This year the squad has dealt with a number of horrific child murders and an increasing number of organised-crime executions. Although about 70 per cent of cases were domestic related, gang conflicts in south-western Sydney were eating up many investigation hours.

''They are hard. They are long term, [and] people don't talk.''

Superintendent Willing said the work of gun-crime operation Talon, under Deputy Commissioner Nick Kaldas, had achieved great results.

But as long as people had access to guns, the shootings would continue.

''To be honest … most of the shootings are tin-pot druggies shooting each other up,'' he said. ''We have statements from people saying, 'You said something on Facebook which was bad so I'm going to have to shoot you'.''

But despite the code of silence, police arrested six Brothers 4 Life members in November this year over the shooting of fellow member Yehye Amood.

This year had been smooth compared with the ''nightmare of 2012'' when the homicide squad was in charge of investigating seven critical incidents.

And next year?

''I hope we continue pretty smoothly, but I can't help but think that just around the corner,'' he said.

Police watch: the teams keeping a close eye on murder

Team one

Detective Inspector Chris Olen

David Rixon Michael Alan Jacobs was sentenced to life imprisonment in October for the murder of father of six NSW Police Senior Constable David Rixon at Tamworth in March 2012.

Lin family murders Robert Xie expected to stand trial in March 2014 for the murder of five members of his wife's family in their North Epping home in July 2009.

Team two

Detective Inspector Hans Rupp

Morgan Huxley Daniel Jack Kelsall arrested and charged with the stabbing death of small businessman Morgan Huxley in his Neutral Bay unit the early hours of September 8.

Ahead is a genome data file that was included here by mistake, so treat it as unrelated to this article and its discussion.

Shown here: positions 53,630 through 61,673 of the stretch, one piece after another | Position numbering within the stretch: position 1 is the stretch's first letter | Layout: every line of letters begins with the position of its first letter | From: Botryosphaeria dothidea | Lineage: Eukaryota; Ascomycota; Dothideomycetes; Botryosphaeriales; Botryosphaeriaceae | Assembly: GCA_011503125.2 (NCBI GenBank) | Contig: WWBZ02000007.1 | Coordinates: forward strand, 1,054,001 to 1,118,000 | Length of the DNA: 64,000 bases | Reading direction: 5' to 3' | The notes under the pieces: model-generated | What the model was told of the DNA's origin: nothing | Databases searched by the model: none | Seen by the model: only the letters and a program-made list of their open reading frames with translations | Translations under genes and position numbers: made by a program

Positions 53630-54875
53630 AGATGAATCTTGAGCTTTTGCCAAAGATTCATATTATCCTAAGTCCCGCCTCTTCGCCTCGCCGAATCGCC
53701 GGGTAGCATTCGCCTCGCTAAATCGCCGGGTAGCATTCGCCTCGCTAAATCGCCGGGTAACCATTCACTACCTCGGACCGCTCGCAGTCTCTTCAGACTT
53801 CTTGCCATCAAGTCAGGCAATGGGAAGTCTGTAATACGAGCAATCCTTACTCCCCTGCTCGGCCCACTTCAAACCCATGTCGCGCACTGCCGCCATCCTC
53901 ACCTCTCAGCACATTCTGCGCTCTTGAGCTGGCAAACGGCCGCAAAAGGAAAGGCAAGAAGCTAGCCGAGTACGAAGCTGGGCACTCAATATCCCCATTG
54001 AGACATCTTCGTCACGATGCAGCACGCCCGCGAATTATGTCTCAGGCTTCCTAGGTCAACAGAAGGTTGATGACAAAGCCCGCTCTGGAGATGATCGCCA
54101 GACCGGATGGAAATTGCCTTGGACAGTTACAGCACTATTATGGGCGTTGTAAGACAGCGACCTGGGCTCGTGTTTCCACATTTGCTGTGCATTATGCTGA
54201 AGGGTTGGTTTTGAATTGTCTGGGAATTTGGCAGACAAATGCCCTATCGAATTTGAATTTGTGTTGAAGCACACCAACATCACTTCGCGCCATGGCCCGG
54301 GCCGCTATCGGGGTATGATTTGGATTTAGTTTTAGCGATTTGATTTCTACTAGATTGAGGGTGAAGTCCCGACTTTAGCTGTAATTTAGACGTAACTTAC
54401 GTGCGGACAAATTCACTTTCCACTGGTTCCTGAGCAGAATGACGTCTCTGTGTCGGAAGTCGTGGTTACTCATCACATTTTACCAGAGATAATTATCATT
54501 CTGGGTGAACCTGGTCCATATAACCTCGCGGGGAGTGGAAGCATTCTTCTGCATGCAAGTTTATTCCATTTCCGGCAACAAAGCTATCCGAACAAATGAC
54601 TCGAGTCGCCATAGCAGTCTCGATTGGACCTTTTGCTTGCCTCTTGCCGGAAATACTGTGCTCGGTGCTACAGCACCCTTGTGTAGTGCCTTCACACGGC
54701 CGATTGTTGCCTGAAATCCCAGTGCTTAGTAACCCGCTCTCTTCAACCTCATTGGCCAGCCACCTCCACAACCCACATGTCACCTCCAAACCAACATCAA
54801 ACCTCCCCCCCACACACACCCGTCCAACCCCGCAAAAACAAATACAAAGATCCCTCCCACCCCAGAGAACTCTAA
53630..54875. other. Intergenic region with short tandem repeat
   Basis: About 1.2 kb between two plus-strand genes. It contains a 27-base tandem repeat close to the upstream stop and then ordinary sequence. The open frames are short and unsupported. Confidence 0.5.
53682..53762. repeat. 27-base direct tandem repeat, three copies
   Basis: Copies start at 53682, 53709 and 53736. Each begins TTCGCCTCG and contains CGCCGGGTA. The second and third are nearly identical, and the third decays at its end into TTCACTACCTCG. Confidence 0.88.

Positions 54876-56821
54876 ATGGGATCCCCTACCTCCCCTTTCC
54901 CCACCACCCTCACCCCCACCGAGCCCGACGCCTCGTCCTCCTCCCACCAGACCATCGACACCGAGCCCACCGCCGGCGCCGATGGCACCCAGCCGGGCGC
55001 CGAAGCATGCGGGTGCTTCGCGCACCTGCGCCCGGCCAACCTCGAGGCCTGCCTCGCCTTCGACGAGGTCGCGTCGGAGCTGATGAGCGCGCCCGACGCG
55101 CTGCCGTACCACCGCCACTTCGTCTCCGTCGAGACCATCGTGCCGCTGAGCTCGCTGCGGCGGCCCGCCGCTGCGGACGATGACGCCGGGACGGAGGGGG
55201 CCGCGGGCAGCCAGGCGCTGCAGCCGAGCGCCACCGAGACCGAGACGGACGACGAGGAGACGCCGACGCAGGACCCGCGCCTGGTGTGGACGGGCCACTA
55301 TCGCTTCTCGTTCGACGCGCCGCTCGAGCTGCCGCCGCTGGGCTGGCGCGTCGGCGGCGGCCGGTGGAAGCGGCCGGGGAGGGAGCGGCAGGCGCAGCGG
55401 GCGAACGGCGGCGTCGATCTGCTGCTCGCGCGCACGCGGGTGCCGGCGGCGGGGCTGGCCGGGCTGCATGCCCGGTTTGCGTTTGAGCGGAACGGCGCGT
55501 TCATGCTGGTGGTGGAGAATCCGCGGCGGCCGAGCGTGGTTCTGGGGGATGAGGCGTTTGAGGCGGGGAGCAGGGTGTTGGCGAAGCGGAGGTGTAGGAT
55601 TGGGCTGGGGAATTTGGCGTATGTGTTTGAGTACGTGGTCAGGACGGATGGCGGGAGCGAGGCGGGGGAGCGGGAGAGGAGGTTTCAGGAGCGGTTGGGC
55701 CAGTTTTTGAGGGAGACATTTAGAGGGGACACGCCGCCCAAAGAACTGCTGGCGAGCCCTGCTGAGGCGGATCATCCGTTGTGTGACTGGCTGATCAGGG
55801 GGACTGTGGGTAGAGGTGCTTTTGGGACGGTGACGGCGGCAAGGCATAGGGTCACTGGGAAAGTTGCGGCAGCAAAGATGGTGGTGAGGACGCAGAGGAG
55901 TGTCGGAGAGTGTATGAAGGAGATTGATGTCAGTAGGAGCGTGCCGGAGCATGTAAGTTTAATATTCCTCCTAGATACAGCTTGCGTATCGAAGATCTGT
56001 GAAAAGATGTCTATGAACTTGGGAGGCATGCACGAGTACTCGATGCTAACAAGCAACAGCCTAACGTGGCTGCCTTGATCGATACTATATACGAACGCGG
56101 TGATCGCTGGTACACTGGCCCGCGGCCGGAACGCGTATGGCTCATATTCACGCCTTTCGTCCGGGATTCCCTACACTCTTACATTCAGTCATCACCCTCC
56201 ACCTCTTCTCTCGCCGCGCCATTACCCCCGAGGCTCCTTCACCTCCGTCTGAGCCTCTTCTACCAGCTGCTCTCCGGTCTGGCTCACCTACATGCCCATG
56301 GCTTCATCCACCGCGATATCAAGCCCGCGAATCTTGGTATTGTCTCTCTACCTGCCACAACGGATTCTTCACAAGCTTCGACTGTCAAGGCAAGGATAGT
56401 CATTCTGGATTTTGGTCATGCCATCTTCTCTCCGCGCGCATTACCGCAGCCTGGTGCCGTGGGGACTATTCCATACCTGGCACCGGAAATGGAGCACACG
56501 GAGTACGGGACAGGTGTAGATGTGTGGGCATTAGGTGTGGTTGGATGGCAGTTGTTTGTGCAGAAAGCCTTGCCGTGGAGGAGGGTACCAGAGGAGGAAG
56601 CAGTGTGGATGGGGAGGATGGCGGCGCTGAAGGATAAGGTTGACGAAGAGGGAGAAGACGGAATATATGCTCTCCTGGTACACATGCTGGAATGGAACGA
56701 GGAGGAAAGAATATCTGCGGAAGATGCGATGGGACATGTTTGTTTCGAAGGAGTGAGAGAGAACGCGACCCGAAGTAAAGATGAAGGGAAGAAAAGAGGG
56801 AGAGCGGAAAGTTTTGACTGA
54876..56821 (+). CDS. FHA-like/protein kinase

Michael McGurk In charge of the ongoing investigation into murder of property developer Michael McGurk at his Cremorne home in 2009.

Team three

Detective Inspector David Laidlaw

Balkan murders Strike Force Calligan detectives investigate shooting deaths of Saso Ristevski and Darko Janceski, and the disappearance of Goran Nikolovski in the Illawarra. Matthew Wiggins and Robert Nikolovski charged with murder of Janceski in January.

Jessica Small Homicide continue to investigate the disappearance of Jessica Small, 15, in 1997.  

Team four

Detective Inspector Grant Taylor

Bryson Anderson Fiona and Mitchell Barbieri committed to stand trial in December for the murder of Detective Inspector Bryson Anderson, who was killed in Sydney's north-west in 2012.

Quakers Hill nursing home murders Roger Dean was sentenced to life imprisonment in August after he was found guilty of 11 counts of murder.

Team five

Detective Inspector Jason Dickinson

Gangland killings Investigations continue into the double murder of Roy Yaghi and Jamie Grover, shot dead at South Wentworthville in August, 2012.

Ned Kelly Jonathon Andrew Stenberg sentenced in December to a minimum 17 years in jail for murder and decapitation of his neighbour Edward ''Ned'' Kelly in June, 2012.

Team six

Detective Inspector Angelo Memmolo

Malcolm Naden After one of the biggest manhunts in NSW history, Malcom Naden was jailed for life without parole for the murders of Lateesha Nolan and Kristy Scholes in 2005.

Kiesha Weippeart Sydney mother Kristi Abrahams sentenced in July to 16 years imprisonment for the murder of her six-year-old daughter Kiesha.